Is a financial advisor worth the cost? Are there reasons to use a financial advisor? The short answer to these questions is “it depends.” The long answer is that this post is here to help you sort it out.
We have spent a lot of time discussing the gold standard of financial advising. Today, we will discuss how a financial advisor can provide value. Hopefully, this will help you determine if a financial advisor is worth the cost.
Before I do that, I should say that the physician and personal finance blogging community has a pretty long track-record of tearing down financial advisors.
While I do not take back any of the strong opinions I’ve made on this topic, I do want to recognize that there are times when financial help is useful.
Is a financial advisor worth the cost? First Things First
Some people simply do not want to manage their own personal finances. Or they, at a bare minimum, want a professional to look things over and make sure they aren’t doing anything they’d later regret.
We will go over the reasons for considering an advisor below, but first I want to describe the gold standard of advising just in case you’ve missed my previous posts. That way, if your ADHD kicks in and you exit this page, you’ll have seen this first!
The Gold Standard for Financial Advising
Here is the gold-standard for financial advising:
- Fee-only model (i.e. they do not sell commissioned insurance products)
- Fiduciary (i.e. they are legally/ethically bound to do what is best for their clients)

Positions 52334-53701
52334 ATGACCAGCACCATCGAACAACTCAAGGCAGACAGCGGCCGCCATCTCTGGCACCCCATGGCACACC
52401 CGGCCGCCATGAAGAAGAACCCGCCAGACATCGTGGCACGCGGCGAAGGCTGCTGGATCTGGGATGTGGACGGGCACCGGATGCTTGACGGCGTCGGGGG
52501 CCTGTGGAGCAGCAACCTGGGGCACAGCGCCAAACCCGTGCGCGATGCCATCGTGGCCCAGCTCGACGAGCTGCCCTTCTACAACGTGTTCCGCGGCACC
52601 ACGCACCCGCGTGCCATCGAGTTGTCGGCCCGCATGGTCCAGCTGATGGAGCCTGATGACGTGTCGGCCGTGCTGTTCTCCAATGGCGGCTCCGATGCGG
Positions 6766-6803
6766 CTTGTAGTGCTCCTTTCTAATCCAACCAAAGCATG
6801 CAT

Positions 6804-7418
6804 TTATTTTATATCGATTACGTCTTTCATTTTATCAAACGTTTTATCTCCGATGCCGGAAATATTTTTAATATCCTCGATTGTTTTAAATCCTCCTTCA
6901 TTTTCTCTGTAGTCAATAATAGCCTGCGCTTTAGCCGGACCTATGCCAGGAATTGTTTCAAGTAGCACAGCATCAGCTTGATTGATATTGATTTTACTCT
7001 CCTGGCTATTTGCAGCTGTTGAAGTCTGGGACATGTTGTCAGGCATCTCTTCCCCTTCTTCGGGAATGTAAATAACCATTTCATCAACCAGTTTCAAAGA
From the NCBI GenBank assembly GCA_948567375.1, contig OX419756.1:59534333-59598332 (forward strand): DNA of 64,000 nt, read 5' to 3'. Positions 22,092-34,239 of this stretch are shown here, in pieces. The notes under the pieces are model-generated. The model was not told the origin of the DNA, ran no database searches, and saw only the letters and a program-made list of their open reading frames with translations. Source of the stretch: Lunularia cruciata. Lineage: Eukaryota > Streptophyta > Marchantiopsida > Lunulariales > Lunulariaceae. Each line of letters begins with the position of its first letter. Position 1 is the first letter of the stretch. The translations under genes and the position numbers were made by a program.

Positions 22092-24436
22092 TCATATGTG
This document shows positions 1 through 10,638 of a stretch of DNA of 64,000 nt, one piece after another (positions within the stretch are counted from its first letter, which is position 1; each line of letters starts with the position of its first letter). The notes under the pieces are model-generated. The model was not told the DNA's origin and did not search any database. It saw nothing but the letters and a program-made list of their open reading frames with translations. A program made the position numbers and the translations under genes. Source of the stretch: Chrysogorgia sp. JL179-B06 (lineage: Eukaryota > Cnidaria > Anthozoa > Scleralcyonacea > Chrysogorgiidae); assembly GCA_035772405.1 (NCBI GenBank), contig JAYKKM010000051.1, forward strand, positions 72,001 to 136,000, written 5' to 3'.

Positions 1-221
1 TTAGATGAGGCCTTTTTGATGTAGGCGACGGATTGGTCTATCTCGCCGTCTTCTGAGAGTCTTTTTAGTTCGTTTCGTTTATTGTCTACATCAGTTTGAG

- Experience with people like you (i.e. if you are a physician, they should have experience working with physicians).
- Flat-fee model (i.e. you pay them when they work and not based on how much wealth or assets that they are managing).
In my opinion, the first three are non-negotiable. They are table stakes in this conversation.
A flat-fee model is the best model with the least conflict of interest, in my opinion. If you must use a financial advisor who operates under an Assets Under Management (AUM) model, it is necessary to educate yourself on where the conflicts exist. Some of the prior links will help with this.
The following are reasons to use a financial advisor, assuming you do not want to become a Do-It-Yourself investor.
Reasons to Use a Financial Advisor (#1)
Behavioral Finance Coach
I love when people ask me, “Have you seen what the market has done today!?!” I usually tell them that I never look at the market, and that studies have shown you will do better if you just stick to the plan and ignore it. So, why bother looking?
While I have a strong stomach for market turmoil, others might not. In fact, many investors lost a large portion of their retirement savings when they realized their losses (i.e. actually sold their assets when the value dropped).
Looking back to 2008/2009, you’d call such a person foolish as the market then went on one of the most unprecedented bull market runs in history. However, at the time, the fear was very real for those people.